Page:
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Author Topic: Where is our local quasar remnant?  (Read 3944 times)

Offline LeeE

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Where is our local quasar remnant?
« on: 30/10/2009 17:13:48 »
If we accept that the universe is fundamentally the same everywhere, then an observer in the regions where we now see quasars should, when looking towards us, see quasars somewhere in our region of space.  Because such an observer will be seeing our past, just as we see theirs, we shouldn't expect to see an active quasar in our region of space, but we should see the remnants of one, or perhaps a few, quasars fairly close to us.

Does anyone know of any candidates for such quasar remnants nearby?

Incidentally, the current model for quasars involves material falling into very large Black Holes (wikipedia says):

"there is now a scientific consensus that a quasar is a compact region 10-10,000 times the Schwarzschild radius of the central supermassive black hole of a galaxy, powered by its accretion disc."

and also:

"Large central masses (106 to 109 Solar masses) have been measured in quasars using 'reverberation mapping'."

Now even if a quasar has quietened down over the billions of years since it was active, the region of space around it should still be brighter than the CMBR, and remember too that this isn't a tiny thing we're looking for here, but something that's pretty big, mass-wise.  Also, don't forget that the larger a Black Hole is, the colder it is and therefore the more slowly it will evaporate due to Hawking radiation, so these super-massive galactic mass Black Holes should still be around.


 

Offline Soul Surfer

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Where is our local quasar remnant?
« Reply #1 on: 30/10/2009 18:19:13 »
The closest Quasar remenant is probably the quiet black hole at the centre of our own galaxy although it was probably not a very powerful one because it is omy measured in millions and not billions of solar masses.
 

Offline LeeE

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Where is our local quasar remnant?
« Reply #2 on: 30/10/2009 18:53:53 »
The closest Quasar remenant is probably the quiet black hole at the centre of our own galaxy although it was probably not a very powerful one because it is omy measured in millions and not billions of solar masses.

Thanks for your thoughts, but wouldn't that suggest that every galaxy was once a quasar?  And how would active galaxies fit in with this?  The existence of active galaxies now, or at least relatively recently, would seem to suggest that they become, or continue to be, active after the quasar phase.  With active galaxies I believe we can still see most of the ejected material, so why can't we see the material ejected in the quasar phase?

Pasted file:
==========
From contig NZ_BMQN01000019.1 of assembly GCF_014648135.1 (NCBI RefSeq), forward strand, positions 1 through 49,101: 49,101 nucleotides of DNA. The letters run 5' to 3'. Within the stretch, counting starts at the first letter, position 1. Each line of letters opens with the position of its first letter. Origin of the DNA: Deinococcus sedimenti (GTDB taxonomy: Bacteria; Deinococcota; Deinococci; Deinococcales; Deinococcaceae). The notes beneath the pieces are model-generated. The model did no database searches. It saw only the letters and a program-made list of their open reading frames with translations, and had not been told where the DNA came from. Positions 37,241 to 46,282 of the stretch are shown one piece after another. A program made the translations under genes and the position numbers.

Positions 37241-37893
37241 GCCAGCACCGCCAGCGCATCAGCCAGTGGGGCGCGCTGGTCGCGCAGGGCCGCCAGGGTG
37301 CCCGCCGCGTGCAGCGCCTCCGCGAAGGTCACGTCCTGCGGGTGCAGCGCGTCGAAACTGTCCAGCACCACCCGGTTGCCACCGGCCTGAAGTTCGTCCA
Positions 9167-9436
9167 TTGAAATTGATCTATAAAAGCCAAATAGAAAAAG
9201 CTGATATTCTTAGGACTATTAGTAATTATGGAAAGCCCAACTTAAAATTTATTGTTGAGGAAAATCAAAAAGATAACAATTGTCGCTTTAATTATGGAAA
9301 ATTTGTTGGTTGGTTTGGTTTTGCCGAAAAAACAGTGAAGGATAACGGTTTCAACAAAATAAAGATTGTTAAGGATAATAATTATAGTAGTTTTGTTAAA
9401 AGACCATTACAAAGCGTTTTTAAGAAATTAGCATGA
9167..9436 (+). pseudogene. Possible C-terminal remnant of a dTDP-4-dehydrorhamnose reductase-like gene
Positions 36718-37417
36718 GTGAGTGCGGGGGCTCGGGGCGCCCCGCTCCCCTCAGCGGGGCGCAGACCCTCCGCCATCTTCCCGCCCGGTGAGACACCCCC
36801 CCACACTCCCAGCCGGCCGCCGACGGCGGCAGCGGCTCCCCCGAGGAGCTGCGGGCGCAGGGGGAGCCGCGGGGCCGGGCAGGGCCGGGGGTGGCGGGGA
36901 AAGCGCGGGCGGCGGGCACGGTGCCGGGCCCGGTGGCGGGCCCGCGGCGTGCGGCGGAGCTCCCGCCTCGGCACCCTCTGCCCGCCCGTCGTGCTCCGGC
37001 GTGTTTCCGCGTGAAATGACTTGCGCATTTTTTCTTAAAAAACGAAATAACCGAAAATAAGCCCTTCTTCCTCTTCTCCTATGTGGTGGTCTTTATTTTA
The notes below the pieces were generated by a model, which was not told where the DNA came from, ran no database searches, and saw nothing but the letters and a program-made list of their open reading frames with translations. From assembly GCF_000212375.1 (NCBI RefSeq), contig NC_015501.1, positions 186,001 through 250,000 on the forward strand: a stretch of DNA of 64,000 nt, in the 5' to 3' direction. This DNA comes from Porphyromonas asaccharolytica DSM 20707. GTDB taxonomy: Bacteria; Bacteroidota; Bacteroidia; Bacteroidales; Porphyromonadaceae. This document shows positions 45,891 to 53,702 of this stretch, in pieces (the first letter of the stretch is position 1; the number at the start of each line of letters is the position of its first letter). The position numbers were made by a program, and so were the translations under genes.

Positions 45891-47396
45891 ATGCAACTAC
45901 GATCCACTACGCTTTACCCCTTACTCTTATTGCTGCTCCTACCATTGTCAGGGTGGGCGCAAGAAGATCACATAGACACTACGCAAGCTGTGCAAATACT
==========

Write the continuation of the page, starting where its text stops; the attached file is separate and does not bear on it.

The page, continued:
Offline Vern

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Where is our local quasar remnant?
« Reply #3 on: 30/10/2009 19:07:32 »
I have a mind set for galactic ejected material, and pay attention to mention of it. I don't remember seeing anywhere that we can see most of galactic ejected material. Wouldn't most of this ejecta be ions and radiation?

Edit: I know that we can see material ejected from supernova type eruptions, but I'm looking for mention of material ejected outside of galaxies. I remember Halton Arp suggested that some Quasars seem to leave a trail of material from galaxies that appear much less red shifted than the Quasar.

The reason I pay attention to mention of galactic ejecta is a suspicion that it may be a candidate for the cause of galactic rotation anomaly.
« Last Edit: 30/10/2009 19:16:39 by Vern »
 

Offline LeeE

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Where is our local quasar remnant?
« Reply #4 on: 30/10/2009 19:16:58 »
Active galaxy jets are apparently mostly plasma, being partially ionised gas.  There's certainly material to be seen in them, and material that has to go somewhere.
 

Offline Vern

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Where is our local quasar remnant?
« Reply #5 on: 30/10/2009 19:22:35 »
I wondered whether we see most of the galactic ejecta. I know we see some of it, but I would guess we only see a small percentage.

I tend to suspect that Quasars more likely happen at the end of galactic existence rather than the beginning.
« Last Edit: 30/10/2009 19:25:52 by Vern »